In the mid-50s, when Israel was still an infant state, a 21-year-old bright student of psychology was assigned to set up an interview system for the entire army! The student, unknowingly opened doors for other researchers to find the most effective way of interviewing and making interviews a leading indicator of a candidate’s success. The young student was Nobel laureate Daniel Kahneman and the method is the structured interview process.
The simple goal of the interview process was to assign each candidate a score on general fitness for combat and to find the best match for his personality among various branches. The problem was that interview scores showed almost no correlation with the future success of the soldier and this is what he had to solve! Being a follower of Paul Meehl, Kahneman believed that simple linear statistical rules are more accurate than human “intuition”. He went ahead and tested it. The interviewers were supposed to rate the candidates on several independent personality traits and score each separately. The final score would be computed using a standard linear equation. Kahneman faced a lot of pushback on this, taking the human element out of the interview process. Kahneman finally conceded that at the end of the interview, interviewers could “close their eyes, try to imagine the recruit as a soldier, and assign a score from 1 to 5”.
A few hundred interviews later, the correlation between interview performance and performance as a soldier improved significantly from “completely useless” to “moderately useful.”
Kahneman inadvertently opened the door to a large body of research and paved the way for actually figuring out how to make interviews leading indicators of a candidate’s success on the job. What’s worse is, as we later found out that interviews actually end up compromising the recruitment process, undermining the more useful methods of assessing candidates.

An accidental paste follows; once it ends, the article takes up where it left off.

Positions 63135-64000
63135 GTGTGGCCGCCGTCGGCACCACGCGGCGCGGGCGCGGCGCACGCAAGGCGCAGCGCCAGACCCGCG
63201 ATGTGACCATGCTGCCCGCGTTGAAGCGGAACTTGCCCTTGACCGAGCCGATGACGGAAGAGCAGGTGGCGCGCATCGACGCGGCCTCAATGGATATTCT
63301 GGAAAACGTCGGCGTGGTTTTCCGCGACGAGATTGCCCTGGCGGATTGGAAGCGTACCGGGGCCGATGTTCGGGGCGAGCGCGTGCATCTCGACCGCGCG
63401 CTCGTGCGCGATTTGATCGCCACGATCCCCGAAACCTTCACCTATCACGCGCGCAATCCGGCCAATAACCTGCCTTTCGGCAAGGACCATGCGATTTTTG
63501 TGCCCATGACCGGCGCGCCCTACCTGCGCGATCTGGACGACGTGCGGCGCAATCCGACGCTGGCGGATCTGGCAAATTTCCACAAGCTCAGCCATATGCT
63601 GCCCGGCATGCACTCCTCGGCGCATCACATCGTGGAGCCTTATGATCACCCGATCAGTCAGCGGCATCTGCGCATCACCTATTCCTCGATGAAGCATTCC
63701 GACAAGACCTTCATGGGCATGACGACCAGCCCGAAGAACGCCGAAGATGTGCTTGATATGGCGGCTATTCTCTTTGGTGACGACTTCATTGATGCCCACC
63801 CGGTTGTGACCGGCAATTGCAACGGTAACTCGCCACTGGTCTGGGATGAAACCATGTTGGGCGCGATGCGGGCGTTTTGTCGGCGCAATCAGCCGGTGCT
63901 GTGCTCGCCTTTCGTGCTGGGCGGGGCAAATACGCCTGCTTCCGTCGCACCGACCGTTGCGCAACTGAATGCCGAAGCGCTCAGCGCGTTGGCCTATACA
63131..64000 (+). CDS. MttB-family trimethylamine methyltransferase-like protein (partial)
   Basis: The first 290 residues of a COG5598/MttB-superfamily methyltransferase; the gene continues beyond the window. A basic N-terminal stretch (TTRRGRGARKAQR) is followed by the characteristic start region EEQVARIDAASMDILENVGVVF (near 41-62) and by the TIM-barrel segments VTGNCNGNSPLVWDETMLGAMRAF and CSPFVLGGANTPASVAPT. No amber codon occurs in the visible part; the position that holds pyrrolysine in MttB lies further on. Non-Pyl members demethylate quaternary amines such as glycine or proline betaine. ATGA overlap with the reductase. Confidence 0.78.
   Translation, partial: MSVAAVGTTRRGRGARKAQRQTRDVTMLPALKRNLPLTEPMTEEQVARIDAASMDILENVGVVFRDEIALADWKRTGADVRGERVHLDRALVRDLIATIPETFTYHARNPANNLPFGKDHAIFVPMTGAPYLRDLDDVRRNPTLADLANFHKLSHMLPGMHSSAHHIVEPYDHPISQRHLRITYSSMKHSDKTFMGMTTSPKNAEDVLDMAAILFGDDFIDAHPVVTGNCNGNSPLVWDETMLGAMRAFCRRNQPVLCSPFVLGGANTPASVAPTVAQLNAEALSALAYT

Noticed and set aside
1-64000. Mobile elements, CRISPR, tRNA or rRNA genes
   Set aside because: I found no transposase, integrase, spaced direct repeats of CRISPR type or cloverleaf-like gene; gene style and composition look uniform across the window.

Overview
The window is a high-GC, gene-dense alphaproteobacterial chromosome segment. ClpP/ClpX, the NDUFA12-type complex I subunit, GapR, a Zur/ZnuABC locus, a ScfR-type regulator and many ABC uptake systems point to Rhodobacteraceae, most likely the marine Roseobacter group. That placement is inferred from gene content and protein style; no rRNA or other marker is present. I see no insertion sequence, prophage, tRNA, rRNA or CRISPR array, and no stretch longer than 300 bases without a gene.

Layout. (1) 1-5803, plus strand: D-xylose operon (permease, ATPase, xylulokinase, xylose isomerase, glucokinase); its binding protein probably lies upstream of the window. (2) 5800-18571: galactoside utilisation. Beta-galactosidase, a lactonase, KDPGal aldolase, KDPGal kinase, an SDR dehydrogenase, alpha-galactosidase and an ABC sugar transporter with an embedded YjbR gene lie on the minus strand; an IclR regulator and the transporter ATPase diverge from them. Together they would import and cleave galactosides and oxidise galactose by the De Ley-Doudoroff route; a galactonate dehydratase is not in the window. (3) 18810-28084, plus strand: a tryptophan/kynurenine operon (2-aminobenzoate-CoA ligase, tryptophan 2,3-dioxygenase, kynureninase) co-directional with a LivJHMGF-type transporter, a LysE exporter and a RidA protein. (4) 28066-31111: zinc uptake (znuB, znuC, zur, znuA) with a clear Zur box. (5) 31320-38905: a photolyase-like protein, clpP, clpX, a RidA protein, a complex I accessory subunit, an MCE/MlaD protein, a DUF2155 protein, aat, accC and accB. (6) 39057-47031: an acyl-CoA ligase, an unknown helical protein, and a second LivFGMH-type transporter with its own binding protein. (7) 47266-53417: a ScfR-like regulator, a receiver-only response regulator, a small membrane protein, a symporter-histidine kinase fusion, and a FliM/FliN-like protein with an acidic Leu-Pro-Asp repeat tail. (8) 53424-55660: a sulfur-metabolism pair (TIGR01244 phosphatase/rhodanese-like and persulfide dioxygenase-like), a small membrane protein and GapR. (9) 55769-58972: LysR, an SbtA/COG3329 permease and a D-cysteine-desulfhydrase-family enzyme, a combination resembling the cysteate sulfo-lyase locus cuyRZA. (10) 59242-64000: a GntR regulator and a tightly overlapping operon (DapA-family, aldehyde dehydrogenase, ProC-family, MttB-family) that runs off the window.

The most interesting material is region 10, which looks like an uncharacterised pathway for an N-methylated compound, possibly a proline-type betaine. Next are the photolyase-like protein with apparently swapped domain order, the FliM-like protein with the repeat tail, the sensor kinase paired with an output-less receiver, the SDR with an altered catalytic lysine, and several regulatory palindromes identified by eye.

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What’s wrong with the way we do interviews?
Quite predictably, interviews are the worst predictors of success on the job. Most interviews are completely useless and have been documented and validated by research multiple times. However, interviews serve a very critical filter. That of human interaction. The decision of hire or no hire is too critical to be left to algorithms(at least for now) and they are an important cultural fit filter.
Evaluating someone in a 60-minute interview is an impossible task. So, interviewers when asked “Do you think this candidate is fit for the job?” replace the questions with “How much do I like this candidate?”. It’s a fairly normal psychological process where our brains substitute a hard question with an easier one and answer that one.
Also, check Great Interview Questions that CEOs love to ask
We are also naturally biased to see “likeness”. Interviewers end up preferring people who are “like” them. This is hugely problematic for everyone. Instead of creating a diverse and best at their job team, you end up building a team of homogeneous people “alike one another”.